The penultimate speaker was Remzi Cej, a community activist who calls both Newfoundland and Labrador and Kosovo home. He came to the province with his family as a refugee, and is chair of the province’s Human Rights Commission. He also spoke about the relationship between food and home—in this case, his experience trying to get a big kilogram brick of Vegeta, a Balkan kitchen staple, through airport security in Ottawa. (“Vegeta to me is the drag queen of seasonings,” Cej joked. “It’s got pizzazz, it’s got flavour, it adds a lot of colour to dishes. For those of you who’ve grown up with savory, pepper, and salt—maybe a little paprika—vegeta is the seasoning that shows up and screams out: hello honey, I’m here!”)
“Food has this magical, incredible way of bringing home about when you’re so far from places where you’re born, places that you’ve grown up, places that you have come to call home,” Cej explained. “But also places that really reunite or connect your past with your present. When you’re tasting those dishes in some other dimension, some other world.”
“There are so many immigrant, refugee, first generation Canadians who are landing on the shores of this country, who are trying to build a future and rebuild their past,” he concluded. “Build and rebuild their lives all over again. And smuggling—whether it is of spices and seasonings, or stories, and lives and people, in whatever way they can find possible, they continue to resist and build a better future, hopefully in collaboration and reconciliation with indigenous peoples on this land. So often we talk about first generation Canadians as people who bring jobs, people who bring revenue, people who for some reason are that economic machine. But above all, and above everything, they are human beings.”
Finally, Zay Nova, a musician and radio and podcast producer, spoke about his experiences growing up in Indonesia—and what eventually brought him to Newfoundland.
He recalled happy memories of his home around hunting, fishing, and fighting—”all good memories, until one mullah told us homosexuals had to be kicked out from the land or thrown out from high buildings,” Nova began. “And I realized… that that is me. So I left my hometown that year when I was 17 to attend an Islamic boarding school and ‘pray the gay away’ for three years.”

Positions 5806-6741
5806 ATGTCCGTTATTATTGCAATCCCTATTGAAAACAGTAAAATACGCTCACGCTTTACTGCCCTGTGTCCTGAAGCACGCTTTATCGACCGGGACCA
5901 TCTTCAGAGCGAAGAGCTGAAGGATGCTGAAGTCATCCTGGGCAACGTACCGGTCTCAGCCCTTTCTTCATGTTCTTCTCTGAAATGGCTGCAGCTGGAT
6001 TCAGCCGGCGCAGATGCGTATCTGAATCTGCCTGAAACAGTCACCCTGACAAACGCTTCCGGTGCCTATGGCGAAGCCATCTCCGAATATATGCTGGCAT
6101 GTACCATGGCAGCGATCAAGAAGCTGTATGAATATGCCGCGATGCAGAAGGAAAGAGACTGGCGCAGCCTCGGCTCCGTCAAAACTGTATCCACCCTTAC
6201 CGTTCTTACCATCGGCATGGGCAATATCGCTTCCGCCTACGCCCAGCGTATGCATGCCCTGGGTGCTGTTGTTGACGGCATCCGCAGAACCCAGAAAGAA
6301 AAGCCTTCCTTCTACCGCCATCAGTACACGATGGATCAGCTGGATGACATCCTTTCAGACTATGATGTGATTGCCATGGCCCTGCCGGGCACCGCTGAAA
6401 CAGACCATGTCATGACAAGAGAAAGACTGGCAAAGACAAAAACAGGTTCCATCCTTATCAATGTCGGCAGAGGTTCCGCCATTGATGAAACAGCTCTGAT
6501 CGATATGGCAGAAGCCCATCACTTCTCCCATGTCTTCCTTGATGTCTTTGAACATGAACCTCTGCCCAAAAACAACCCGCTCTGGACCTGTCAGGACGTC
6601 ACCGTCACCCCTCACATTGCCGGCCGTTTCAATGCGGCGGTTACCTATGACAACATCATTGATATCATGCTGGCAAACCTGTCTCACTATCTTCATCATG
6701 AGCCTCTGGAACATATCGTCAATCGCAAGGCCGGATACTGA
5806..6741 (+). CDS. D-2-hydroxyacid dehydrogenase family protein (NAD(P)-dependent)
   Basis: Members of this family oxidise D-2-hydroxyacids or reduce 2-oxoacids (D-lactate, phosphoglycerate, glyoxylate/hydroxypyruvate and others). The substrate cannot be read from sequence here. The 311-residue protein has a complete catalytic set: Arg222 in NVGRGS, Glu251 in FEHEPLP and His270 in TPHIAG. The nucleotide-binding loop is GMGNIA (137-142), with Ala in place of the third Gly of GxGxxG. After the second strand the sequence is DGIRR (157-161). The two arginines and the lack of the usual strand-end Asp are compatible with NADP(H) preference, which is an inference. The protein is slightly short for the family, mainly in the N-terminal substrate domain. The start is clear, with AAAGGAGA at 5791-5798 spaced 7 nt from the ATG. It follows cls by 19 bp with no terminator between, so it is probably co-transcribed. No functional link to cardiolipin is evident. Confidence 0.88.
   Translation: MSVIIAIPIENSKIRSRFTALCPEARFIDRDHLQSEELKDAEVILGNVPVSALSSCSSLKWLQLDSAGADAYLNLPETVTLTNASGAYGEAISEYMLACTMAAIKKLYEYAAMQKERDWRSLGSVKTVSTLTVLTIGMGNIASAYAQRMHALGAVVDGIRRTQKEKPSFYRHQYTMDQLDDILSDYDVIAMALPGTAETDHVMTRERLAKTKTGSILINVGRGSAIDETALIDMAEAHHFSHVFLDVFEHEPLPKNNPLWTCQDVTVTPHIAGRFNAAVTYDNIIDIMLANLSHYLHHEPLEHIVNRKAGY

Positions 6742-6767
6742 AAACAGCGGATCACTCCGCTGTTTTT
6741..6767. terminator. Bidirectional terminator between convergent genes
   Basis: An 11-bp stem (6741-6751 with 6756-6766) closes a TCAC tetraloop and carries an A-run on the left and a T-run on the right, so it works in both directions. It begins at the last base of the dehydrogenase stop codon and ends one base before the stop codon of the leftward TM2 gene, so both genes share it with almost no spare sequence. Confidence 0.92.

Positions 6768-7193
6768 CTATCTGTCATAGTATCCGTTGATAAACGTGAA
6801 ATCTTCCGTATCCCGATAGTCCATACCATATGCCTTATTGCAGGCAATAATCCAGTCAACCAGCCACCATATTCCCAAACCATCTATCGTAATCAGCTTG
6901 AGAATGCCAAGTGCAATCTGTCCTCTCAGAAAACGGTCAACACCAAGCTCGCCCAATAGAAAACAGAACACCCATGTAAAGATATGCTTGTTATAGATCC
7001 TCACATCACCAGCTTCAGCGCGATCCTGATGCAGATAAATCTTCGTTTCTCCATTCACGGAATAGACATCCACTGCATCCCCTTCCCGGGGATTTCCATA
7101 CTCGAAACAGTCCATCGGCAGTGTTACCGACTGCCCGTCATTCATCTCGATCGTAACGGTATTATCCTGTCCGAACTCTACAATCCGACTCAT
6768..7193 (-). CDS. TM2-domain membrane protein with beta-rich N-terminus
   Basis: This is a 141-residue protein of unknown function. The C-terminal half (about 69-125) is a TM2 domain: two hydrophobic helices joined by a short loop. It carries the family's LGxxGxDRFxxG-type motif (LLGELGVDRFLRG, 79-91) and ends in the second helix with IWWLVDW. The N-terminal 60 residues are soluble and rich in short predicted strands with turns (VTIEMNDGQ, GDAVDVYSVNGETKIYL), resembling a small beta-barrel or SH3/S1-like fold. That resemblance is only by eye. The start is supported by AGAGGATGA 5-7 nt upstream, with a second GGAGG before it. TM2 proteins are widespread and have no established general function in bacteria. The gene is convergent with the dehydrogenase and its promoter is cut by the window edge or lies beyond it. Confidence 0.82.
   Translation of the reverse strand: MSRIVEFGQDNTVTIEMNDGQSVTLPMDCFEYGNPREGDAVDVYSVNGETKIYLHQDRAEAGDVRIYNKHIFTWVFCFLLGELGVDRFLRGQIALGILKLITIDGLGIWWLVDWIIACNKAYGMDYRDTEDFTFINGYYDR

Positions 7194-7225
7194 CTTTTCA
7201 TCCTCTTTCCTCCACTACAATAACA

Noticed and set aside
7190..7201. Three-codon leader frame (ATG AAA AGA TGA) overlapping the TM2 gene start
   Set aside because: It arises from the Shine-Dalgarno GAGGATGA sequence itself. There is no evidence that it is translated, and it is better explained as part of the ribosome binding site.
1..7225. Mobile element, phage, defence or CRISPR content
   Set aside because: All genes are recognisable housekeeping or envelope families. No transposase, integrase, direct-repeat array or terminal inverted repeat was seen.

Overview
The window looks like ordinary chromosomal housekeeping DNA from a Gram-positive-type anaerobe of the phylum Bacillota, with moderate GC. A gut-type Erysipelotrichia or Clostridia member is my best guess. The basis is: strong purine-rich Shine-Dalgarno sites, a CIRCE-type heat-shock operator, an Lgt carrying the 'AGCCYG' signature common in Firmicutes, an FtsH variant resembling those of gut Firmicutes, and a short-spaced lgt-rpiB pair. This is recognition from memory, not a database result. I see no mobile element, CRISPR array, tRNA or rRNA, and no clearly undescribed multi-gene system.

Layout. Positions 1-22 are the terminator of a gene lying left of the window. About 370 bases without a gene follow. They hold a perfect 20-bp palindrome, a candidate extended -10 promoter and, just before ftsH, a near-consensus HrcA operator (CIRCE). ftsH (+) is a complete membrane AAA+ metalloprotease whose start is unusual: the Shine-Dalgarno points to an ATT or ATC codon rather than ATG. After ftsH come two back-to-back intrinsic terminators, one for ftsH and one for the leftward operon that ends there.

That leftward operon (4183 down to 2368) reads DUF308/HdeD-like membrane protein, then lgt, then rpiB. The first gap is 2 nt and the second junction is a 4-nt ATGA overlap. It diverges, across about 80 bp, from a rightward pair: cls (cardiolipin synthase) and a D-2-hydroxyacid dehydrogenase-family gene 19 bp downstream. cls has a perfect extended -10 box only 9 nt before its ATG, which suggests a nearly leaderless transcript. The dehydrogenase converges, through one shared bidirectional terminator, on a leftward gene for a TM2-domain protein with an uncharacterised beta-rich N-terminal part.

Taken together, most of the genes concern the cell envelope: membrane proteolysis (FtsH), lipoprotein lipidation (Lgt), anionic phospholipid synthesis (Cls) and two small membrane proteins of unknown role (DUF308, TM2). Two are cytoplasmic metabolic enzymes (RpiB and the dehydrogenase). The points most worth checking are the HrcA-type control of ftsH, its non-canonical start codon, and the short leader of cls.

“The Islamic boarding school is hard to describe,” he explained. “I was beaten, bullied. They said you needed to be civilized, all kinds of stuff. But that was part of how you would grow up to be a man. I had to fight who I am. These days in Indonesia, the topic of LGBTQ—don’t even speak it. A couple of weeks ago, one of the most popular podcasters in Indonesia invited a gay couple to talk about their life. This guy is married to a German guy, he came to Indonesia for the invitation to talk. They got really bad backlash from people all across Indonesia. He had to take down the videos of that podcast.”
“So in 2015, there were around 144 gay men arrested in Jakarta,” Nova continued. “My partner told me he was about to come to Indonesia, and I said: ‘can we find another place to meet?’ We decided to meet in Singapore, because we didn’t want to take a risk. That’s the first time we discussed what’s next. We said: ‘what about Canada? Canada has legalized same sex marriage.’ So we stopped in Toronto for about four days. Then we flew to Newfoundland.”
“This place is amazing,” he gushed. “We spent time trouting, and at night, we go downtown. We saw the Irish Descendents, so my partner bought me their CD and I played it when I came back again to Indonesia. Then we visited Signal Hill. And I was sitting on Signal Hill, and I watched the lighthouse, and I took a deep breath at how beautiful this place is—how clean my chest feels, when I breathe. And that was the moment I felt: ‘this is a place that I can call home. This is a place that brings back together all that I have been during my life.’”
“So what is home?” Nova asked rhetorically. “I start to think: it’s because of people. It’s all about people. I don’t care about the land—beautiful land means nothing without people. People embrace you. I can call this place home because of people. I’ve been four years so far here in Newfoundland and people make me feel at home. I feel like everybody is my brother, everybody is my sister. Everybody is just friends to me. That is why I call this place home.”
“So that’s why I came up with the idea of writing the song I’m about to play called, ‘The Lighthouse,’” he concluded. “I wrote it for my partner—my lighthouse—and the people of Newfoundland as well.”
The panel ends with a recording of Nova’s song, and its lyrics perfectly capture that feeling of home—love, belonging, community—everyone here has been putting into words in their own way:
You’re the compass, I’m the lost
You’re the wind to fill my sails
You’re the lighthouse
I’ll find my way home.